The bottles that don't go to landfill

What about the bottles that don't make it to the recycling plant or to landfill? It's pretty simple what happens to them. They lie by the roadside. They end up in rivers. They end up in the sea. They end up on the beach. And, if they don't end up on the beach then they stay out at sea, attract toxins and become toxic themselves, they pollute our oceans, break down into micro plastics, get eaten by wildlife and pollute our food chain. That's what. I have picked up thousands of bottles from beaches near where I live. And I am just one.

A unique scheme to save bottles

Where I live, in Bude, a new scheme is about to begin that aims to reduce the number of bottles going to landfill and the ocean. It is also a fundraising scheme for a fantastic local amenity, the Bude Sea Pool. The idea is very simple: you buy a reusable canteen from the Sea Pool, then you go and fill it up at cafes and restaurants in the town that display the refill sticker. No hassle, no questioning why you aren't buying anything, nothing. Just a smile, a free refill and lovely cool, clear, Cornish tap. Love it. We need more of this.

For more about the Sea Pool, CLICK HERE.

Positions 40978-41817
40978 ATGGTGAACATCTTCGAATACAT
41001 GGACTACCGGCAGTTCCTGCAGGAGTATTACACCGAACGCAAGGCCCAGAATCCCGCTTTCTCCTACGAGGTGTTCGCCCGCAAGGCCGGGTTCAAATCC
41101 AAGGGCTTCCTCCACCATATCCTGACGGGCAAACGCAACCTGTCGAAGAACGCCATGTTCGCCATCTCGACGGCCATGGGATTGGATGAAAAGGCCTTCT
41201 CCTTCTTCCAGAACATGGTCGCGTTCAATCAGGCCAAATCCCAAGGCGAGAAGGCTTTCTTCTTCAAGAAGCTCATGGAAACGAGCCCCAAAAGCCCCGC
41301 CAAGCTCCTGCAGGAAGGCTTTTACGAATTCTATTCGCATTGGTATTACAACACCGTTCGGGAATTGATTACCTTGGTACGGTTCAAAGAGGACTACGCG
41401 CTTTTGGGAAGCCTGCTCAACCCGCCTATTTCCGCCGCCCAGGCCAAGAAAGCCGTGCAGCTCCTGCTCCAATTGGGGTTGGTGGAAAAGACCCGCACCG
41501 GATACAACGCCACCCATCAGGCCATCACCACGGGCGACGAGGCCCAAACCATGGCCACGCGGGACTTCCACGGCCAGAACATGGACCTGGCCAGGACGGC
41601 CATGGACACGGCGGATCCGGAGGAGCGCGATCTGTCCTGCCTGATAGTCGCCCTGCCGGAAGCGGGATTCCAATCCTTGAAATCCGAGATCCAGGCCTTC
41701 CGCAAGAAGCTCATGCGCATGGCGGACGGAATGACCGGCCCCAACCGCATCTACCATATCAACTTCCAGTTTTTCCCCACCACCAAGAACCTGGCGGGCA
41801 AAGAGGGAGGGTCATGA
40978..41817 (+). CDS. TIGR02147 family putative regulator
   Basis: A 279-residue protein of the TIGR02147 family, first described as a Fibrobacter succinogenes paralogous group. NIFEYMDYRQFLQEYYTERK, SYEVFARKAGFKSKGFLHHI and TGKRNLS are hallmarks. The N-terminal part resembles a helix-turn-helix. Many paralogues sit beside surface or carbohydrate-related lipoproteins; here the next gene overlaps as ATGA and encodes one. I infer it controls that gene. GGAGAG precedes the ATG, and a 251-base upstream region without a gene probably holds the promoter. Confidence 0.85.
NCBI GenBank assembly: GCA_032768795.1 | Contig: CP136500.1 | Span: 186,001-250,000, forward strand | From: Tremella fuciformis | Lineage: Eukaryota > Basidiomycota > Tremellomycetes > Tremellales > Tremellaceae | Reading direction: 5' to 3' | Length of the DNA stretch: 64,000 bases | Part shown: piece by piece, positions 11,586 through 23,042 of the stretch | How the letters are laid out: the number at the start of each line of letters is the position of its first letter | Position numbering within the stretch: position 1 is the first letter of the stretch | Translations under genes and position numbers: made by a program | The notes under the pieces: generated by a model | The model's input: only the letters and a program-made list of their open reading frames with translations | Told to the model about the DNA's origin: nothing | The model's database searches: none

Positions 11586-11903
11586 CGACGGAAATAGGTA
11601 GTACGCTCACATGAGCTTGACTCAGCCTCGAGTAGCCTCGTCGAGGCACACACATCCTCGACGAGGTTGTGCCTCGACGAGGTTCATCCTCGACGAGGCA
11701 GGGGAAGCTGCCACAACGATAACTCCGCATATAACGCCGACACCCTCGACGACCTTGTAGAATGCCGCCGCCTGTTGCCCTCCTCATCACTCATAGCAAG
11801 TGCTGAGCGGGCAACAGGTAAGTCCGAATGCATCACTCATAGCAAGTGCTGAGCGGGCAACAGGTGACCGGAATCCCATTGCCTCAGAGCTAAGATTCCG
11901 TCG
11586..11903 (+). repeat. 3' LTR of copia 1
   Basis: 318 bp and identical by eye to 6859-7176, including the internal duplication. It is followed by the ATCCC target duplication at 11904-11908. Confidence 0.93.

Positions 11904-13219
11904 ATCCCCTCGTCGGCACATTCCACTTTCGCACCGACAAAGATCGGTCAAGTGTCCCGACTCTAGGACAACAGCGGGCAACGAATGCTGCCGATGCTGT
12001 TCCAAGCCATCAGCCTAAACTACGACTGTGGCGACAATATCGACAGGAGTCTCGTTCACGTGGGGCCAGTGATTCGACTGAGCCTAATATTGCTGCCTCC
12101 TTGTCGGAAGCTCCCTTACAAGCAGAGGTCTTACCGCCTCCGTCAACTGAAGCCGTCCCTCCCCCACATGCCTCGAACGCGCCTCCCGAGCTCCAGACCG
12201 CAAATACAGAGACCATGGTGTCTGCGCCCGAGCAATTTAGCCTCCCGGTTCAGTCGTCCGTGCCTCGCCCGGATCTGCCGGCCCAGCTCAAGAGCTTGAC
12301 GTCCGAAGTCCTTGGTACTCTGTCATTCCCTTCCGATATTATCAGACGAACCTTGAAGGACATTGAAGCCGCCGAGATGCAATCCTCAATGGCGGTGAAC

Friday, 10 April 2015

It's murder on the camp site (part 2)


Ok. So I have been testing motorhomes recently for MMM Magazine. I will freely admit it. I have lived a little of the luxurious life while my old VW sits in the garage. I have enjoyed hot running water, fixed beds, indoor loos, blown air heating that works, space to put stuff, blinds, extractors and retractable steps.

Woosh!

It's a different world I can tell you. And it's not without its pleasures. For once I didn't have to order everyone out to get a knife from the cutlery drawer or fight over the captain's seat. We had cold wine and warm toes and space to swing a cat.

But of course, everything comes at a price. Even in a luxury motorhome (in this case a very tidy 2015 Marquis 155) you still have to go outside and do manly stuff on the campsite. You have to fill up tanks and empty tanks and swill out the porta potti and plug stuff in. It's not all glam glam glam.

Anyway, here is the price I paid for forgetting that it can be murder on the campsite. As I was filling up the water tank the campsite tap came off in my hand. Rather too easily I might say. Whether my fault or not, the water poured out and onto the field in an unstoppable torrent. The sensible camper would have gone to fetch the farmer or looked around for a stop cock to stem the flow. But no. I did what the unsensible camper would do, and that's to try and force the tap back on before anyone noticed. As you can see it failed, miserably.

And the very fact that my kids were able to pick up a phone, tap in the unlock code, switch it to video mode and capture these very wonderful moments of campsite fuckwittery tells you that I tried for far too long.

It's murder on the campsite.

Enjoy.

Making dreams come true: another slow road adventure.

When did you last make time to dawdle? Can you remember what it was like to do nothing more than meander, pootle or bumble along? A...